First time meat birds

AMaggio

Chirping
Jun 21, 2019
51
44
54
Hi everyone, I butchered some broiler chickens in summer with my brother in law. I decided to decrease my heritage rooster population this winter and butchered two different breeds. The temperatures were in the forties, no snow on the ground so i didn't expect much fat on them. The Rhode island red was the smaller of the two and lean. Not a lot of fat build up just lightly marbled. It's what i expected. Then i butchered the Australorp (hope i spelled that right) and this is what i found.
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Is there anyone with butchering experience who can tell me if this is normal or if I'm doing something wrong? Their in an open run so plenty of room to run around.
 

FortCluck

Purple Minion Wrangler
Premium member
Sep 9, 2019
10,032
40,648
937
Central Virginia
Just looks like he has a lot of fat. I'm not an expert on it and I'm just starting meat chickens myself. Hopefully someone with a lot of experience can help.
 

BjaJra826

Songster
Mar 12, 2019
146
301
101
Iowa
I only have one Australorp, but she is a tank. While I havn't butchered her ( she is a layer at our home) it doesn't surprise me to see that they would be fatty. Having fat doesn't mean anything bad as far as I know other than having chunky chickens. The main issues are when the heart and liver get fatty.
 

AMaggio

Chirping
Jun 21, 2019
51
44
54
I was just do surprised by the difference in amount of fatty compared between the two breeds. With my limited knowledge it looked normal, not like a fatty tumor or anything. But still the first chicken had such lean fat around its organs that it was barely noticable and then i do the other and everything is covered in what i thought looked like healthy fat. Intestines, liver, even under the skin. It was rather fascinating.
 

Ridgerunner

Free Ranging
11 Years
Feb 2, 2009
24,266
12,494
707
Southeast Louisiana
Are you sure that Australorp was a male? I typically see that kind of fat difference between females and males, whether pullets or hen versus cockerels or roosters. Actually I consider that normal fat in a female. They store up extra fat before they start to lay as a reserve in case they go broody, much of it in a fat pad in the pelvic area but also scattered all over. That fat is what they mostly live off of so they can stay on the nest instead of being out looking for food when they are broody.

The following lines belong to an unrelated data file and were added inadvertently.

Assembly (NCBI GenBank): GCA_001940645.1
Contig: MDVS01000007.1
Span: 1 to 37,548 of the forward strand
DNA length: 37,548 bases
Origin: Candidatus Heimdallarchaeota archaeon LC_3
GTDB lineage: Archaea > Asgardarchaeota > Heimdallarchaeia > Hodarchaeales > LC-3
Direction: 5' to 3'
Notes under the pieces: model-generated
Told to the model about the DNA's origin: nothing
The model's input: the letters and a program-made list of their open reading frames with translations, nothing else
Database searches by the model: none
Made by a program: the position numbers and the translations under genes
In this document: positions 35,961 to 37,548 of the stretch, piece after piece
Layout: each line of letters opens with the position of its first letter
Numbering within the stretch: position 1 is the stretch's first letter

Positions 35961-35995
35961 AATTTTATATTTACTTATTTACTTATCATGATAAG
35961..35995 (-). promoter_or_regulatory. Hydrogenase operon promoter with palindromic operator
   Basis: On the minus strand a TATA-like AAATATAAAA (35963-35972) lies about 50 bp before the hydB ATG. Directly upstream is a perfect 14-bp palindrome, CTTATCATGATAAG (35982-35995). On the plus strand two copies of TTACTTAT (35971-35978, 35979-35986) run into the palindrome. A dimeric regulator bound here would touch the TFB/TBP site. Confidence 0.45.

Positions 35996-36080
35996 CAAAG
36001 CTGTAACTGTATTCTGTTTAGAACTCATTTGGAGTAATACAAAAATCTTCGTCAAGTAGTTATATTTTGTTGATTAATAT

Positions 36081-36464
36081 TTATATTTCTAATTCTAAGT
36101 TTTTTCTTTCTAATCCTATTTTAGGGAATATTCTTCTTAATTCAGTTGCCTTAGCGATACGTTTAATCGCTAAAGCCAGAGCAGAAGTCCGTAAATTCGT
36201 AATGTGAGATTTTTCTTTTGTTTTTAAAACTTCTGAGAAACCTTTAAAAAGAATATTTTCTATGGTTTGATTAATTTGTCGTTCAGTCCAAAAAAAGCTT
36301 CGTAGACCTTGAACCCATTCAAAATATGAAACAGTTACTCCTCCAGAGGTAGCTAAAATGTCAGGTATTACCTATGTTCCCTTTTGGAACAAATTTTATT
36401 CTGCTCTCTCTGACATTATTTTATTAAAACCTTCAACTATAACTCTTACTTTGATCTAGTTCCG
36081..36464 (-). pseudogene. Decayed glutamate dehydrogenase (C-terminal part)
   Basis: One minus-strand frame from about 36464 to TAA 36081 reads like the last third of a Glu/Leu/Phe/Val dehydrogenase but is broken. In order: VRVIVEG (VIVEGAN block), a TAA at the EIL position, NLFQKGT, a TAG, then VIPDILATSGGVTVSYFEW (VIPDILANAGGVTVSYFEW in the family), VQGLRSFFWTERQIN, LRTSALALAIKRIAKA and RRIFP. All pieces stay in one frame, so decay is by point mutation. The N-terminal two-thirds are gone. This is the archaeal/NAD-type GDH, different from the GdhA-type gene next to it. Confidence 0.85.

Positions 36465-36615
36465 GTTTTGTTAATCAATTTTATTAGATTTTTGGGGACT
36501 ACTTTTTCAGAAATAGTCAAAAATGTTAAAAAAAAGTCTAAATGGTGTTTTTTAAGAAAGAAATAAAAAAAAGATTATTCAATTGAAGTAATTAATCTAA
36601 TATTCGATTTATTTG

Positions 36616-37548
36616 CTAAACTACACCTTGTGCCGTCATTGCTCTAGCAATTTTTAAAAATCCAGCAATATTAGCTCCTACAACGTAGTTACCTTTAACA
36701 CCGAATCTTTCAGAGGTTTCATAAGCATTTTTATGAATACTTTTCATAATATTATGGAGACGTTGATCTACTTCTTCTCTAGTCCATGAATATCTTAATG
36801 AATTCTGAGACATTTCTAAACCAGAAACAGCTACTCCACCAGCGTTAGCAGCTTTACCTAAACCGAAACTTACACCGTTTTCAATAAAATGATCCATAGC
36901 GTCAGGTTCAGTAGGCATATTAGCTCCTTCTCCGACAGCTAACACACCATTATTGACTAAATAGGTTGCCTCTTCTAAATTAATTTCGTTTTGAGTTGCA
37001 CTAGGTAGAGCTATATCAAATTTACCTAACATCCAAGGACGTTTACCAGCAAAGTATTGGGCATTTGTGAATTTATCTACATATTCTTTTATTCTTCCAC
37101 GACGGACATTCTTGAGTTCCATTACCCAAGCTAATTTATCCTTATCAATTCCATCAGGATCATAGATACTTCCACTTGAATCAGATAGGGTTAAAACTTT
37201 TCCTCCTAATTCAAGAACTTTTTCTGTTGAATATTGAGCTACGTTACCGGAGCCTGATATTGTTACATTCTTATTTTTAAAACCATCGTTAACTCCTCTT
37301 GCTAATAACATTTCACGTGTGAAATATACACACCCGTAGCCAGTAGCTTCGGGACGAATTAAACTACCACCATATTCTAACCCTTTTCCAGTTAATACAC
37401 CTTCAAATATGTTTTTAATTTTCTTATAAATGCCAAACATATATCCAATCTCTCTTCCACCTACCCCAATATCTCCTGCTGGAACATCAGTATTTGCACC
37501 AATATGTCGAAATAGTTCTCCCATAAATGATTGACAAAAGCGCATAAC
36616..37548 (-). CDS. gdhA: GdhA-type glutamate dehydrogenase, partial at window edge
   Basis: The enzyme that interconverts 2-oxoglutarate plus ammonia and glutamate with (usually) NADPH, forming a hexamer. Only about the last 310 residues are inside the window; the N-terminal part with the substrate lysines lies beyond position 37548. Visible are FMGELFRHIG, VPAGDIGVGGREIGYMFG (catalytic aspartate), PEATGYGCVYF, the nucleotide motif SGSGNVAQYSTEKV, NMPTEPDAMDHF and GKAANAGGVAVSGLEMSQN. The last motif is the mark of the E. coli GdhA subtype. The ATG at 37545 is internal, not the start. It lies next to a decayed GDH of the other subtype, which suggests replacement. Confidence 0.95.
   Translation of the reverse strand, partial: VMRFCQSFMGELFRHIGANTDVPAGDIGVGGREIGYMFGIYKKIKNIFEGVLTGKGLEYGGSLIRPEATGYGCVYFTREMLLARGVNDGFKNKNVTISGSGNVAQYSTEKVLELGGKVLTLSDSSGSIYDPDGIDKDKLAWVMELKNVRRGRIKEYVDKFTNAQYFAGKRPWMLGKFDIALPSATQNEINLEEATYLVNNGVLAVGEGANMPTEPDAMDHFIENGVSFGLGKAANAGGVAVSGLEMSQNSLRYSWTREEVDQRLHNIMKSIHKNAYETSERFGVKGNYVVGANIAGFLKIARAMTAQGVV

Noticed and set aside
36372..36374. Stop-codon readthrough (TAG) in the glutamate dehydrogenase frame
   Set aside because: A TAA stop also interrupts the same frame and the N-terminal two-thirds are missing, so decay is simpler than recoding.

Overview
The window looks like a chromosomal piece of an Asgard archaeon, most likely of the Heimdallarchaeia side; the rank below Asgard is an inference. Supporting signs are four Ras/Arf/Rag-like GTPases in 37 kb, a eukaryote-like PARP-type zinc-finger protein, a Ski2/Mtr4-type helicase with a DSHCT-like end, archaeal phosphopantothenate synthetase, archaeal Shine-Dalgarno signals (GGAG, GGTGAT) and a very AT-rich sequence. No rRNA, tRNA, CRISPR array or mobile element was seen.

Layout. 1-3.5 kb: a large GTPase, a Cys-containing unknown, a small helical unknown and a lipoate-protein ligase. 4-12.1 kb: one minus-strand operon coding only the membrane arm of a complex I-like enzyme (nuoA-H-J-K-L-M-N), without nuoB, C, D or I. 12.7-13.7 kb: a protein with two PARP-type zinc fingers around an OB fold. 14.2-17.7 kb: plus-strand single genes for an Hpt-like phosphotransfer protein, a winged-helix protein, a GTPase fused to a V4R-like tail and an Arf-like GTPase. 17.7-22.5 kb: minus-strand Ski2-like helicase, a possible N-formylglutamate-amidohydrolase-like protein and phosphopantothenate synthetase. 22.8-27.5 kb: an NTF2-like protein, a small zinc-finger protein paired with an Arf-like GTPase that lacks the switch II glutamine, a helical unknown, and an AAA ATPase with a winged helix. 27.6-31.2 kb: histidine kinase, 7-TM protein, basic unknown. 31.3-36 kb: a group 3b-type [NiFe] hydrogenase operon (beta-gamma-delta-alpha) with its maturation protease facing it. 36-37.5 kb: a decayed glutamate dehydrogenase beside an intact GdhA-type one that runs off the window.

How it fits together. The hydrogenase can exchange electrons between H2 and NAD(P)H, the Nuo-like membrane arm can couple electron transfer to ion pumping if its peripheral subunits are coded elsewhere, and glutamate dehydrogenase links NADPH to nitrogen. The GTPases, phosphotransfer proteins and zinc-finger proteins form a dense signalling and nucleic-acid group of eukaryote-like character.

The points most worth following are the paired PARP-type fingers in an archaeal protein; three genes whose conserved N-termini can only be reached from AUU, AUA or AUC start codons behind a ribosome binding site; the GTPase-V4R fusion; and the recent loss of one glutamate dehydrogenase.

Some boys are fattier than others but I can't remember one that fat. Still Mosey and Molpet have been around the block, if they say they've seen that I trust them.

I have noticed that my Australorp females tend to store more fat than some other breeds. Australorp are supposed to be good winter layers. I've wondered if that extra fat has something to do with it.
 

Mosey2003

Crowing
Apr 13, 2016
2,809
4,125
351
North-Central IL
Do you feed scratch or a whole grain feed at all? The one may be picking out more corn than the other, too.

I wouldn't normally remember something like that, but I know I've exclaimed to myself, "Wow, aren't you a fat little boy?" while doing some :lau

I wonder too if it isn't simply breed difference partly as well. I've never had RIR or butchered any, but they're more of a brick shape (especially good heritage/SOP ones) whereas the Orpington and Australorp are more of a round shape. My Rocks are also a rounder bird.
 

AMaggio

Chirping
Jun 21, 2019
51
44
54
To answer a few questions, I'm sure it's a rooster, though technically it would be a cockerel, 6 months old. He was raised with my Barred Rock and RiR cockerels. I feed them a crumble layer mix along with a mix of black oil sunflower seeds, whole oats, and corn. I don't give them a lot of corn because i know it's not so great for them but we've had a few colder days (high 20s at night) and this was their winter so maybe he did just pick a bunch of corn out.
 
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